5. Crude oil crashed again last night. Nymex crude fell briefly below $31 a barrel last night as the new year’s reappraisal of global growth continues. Morgan Stanley says the “downturn is now deeper and longer than any of the previous downturns since 1970”. It’s so bad it has eclipsed the bank’s worst case scenario.
Bank of America Merrill Lynch looks like they might have been caught out too. They downgraded their oil price outlook for 2016 in a note overnight. But the average of $45 the bank expects leaves plenty of room to fall given current prices, if they persist. It means stocks might need to be downgraded again too.
But we needn’t worry. The boss of Shell says the oil price is coming back and current prices are unsustainable. One thing, though, traders might want to take note of – he was out selling a big merger and he was talking about prices in terms of the “decades” ahead.
6. Earnings season in the US kicks off tonight and it could be ugly. As if stocks aren’t under enough pressure at the moment, BI US deputy editor Sam Ro reports if expectations for a drop in earnings are fulfilled, this “will mark the first time the index has seen three consecutive quarters of year-over-year declines in earnings since Q1 2009 through Q3 2009”.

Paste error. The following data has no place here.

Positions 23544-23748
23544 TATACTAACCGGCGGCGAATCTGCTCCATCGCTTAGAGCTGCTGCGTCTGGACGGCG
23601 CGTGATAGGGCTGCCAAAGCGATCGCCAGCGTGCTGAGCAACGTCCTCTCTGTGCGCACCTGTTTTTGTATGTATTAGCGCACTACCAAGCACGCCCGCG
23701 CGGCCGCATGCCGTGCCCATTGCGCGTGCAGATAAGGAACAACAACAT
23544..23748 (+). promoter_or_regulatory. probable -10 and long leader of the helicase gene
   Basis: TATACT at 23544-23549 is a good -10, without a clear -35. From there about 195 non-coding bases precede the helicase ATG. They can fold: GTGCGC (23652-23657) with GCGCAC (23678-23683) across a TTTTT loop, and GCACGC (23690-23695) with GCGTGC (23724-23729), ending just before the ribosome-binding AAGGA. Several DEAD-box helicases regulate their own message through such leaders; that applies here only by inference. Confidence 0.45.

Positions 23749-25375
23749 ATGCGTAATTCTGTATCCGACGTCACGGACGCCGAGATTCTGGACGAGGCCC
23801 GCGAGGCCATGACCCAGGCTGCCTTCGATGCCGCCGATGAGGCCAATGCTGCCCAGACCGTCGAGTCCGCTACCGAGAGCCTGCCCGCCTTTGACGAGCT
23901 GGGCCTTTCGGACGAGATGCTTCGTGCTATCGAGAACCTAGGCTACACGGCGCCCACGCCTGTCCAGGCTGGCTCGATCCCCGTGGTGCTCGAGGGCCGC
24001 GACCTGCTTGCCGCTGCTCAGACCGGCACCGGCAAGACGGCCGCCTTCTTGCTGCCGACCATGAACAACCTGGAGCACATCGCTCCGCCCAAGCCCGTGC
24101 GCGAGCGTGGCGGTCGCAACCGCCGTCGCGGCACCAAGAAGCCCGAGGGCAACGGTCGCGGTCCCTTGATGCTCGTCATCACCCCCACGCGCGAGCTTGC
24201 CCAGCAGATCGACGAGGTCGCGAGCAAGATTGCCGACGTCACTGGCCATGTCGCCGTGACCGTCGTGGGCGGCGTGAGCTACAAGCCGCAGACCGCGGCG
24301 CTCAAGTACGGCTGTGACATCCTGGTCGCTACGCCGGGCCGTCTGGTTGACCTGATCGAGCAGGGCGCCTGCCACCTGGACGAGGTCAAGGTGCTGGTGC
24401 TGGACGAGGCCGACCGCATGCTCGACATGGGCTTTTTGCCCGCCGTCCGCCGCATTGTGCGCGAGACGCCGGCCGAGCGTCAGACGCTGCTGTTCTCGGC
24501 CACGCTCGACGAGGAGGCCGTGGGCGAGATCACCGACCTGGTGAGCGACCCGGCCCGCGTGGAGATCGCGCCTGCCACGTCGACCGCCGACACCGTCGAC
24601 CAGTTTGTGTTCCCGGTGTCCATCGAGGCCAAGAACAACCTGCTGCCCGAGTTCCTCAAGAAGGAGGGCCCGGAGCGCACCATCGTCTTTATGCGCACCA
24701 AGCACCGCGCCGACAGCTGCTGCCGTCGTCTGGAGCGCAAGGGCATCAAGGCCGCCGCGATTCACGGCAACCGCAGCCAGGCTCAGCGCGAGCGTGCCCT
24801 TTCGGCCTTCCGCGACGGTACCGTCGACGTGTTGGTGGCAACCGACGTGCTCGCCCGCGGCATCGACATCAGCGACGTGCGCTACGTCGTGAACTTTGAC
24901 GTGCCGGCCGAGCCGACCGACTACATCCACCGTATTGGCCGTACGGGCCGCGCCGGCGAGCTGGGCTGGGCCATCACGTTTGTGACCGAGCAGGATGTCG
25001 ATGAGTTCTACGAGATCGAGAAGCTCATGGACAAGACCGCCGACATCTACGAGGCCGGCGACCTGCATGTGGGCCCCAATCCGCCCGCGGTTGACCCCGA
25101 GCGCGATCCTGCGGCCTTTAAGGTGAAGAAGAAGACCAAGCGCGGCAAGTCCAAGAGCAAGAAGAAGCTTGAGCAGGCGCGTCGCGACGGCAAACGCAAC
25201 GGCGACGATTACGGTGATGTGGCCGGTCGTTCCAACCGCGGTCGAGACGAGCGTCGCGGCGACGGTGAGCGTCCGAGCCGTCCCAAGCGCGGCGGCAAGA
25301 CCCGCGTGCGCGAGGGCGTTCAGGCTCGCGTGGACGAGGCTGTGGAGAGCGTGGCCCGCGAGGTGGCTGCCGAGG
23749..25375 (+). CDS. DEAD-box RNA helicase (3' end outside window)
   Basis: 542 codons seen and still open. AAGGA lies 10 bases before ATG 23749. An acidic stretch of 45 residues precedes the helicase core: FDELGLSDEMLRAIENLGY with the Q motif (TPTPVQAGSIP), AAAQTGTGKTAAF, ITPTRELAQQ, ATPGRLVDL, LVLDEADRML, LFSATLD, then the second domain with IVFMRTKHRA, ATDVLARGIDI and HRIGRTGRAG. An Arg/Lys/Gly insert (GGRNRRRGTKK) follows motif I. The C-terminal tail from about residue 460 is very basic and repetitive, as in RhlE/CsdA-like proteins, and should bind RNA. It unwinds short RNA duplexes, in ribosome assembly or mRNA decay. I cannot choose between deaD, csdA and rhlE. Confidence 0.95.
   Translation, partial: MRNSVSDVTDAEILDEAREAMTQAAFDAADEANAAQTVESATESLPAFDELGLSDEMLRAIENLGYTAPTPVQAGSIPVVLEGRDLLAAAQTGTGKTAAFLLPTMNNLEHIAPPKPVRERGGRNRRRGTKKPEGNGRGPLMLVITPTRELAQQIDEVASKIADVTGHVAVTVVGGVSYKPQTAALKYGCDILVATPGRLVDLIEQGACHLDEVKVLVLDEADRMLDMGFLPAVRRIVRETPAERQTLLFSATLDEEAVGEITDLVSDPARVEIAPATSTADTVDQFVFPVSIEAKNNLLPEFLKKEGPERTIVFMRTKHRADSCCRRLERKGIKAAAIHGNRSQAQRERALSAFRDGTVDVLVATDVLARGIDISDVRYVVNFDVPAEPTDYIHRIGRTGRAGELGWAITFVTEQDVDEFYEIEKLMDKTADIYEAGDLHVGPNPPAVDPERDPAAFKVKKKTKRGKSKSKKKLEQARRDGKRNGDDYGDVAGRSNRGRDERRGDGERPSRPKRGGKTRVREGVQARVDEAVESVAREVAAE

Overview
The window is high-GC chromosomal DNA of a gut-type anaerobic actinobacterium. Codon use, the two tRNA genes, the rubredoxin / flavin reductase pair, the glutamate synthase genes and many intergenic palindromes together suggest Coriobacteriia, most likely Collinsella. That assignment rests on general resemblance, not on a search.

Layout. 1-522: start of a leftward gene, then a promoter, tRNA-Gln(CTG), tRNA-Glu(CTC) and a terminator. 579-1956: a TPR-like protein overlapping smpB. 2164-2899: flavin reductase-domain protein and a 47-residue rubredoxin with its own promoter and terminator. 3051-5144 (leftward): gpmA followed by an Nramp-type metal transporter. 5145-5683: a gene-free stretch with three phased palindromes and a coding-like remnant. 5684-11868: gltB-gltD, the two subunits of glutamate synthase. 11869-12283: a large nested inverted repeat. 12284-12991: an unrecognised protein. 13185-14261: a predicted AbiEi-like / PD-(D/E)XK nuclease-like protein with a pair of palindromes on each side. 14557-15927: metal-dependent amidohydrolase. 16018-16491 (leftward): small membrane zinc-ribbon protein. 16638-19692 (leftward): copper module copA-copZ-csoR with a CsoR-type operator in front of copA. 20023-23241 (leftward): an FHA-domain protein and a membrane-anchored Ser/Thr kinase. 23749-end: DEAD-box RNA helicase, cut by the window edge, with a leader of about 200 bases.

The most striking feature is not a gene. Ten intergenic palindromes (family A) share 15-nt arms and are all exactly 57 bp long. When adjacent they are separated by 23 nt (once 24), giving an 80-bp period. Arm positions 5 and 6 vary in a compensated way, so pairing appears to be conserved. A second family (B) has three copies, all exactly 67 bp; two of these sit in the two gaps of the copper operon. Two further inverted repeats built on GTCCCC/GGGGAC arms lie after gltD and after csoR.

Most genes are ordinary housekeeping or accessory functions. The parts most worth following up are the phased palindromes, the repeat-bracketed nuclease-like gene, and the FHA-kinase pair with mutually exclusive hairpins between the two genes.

Yuk. Let’s hope the guidance is at least positive.
And now from CMC Markets’ Ric Spooner is today’s Stock of the Day
Harvey Norman (HVN.ASX)
Harvey Norman and JB Hi-Fi were bright spots in a gloomy trading session yesterday.
The downward correction in both stocks came to an abrupt halt with a large engulfing candle. This is a situation where the body of the day’s chart candle engulfs the previous candle’s body. The body represents the difference between the opening and closing price. When the close is near the day’s high, an engulfing candle indicates potentially bullish change of sentiment. Trading has turned around and ended with the buyers in charge.
It seems the market is expecting good sales figures when results are released next month and ongoing benefits from Dick Smith’s woes.
Ric Spooner, chief market analyst, CMC Markets
You can follow Ric on Twitter @ricspooner_CMC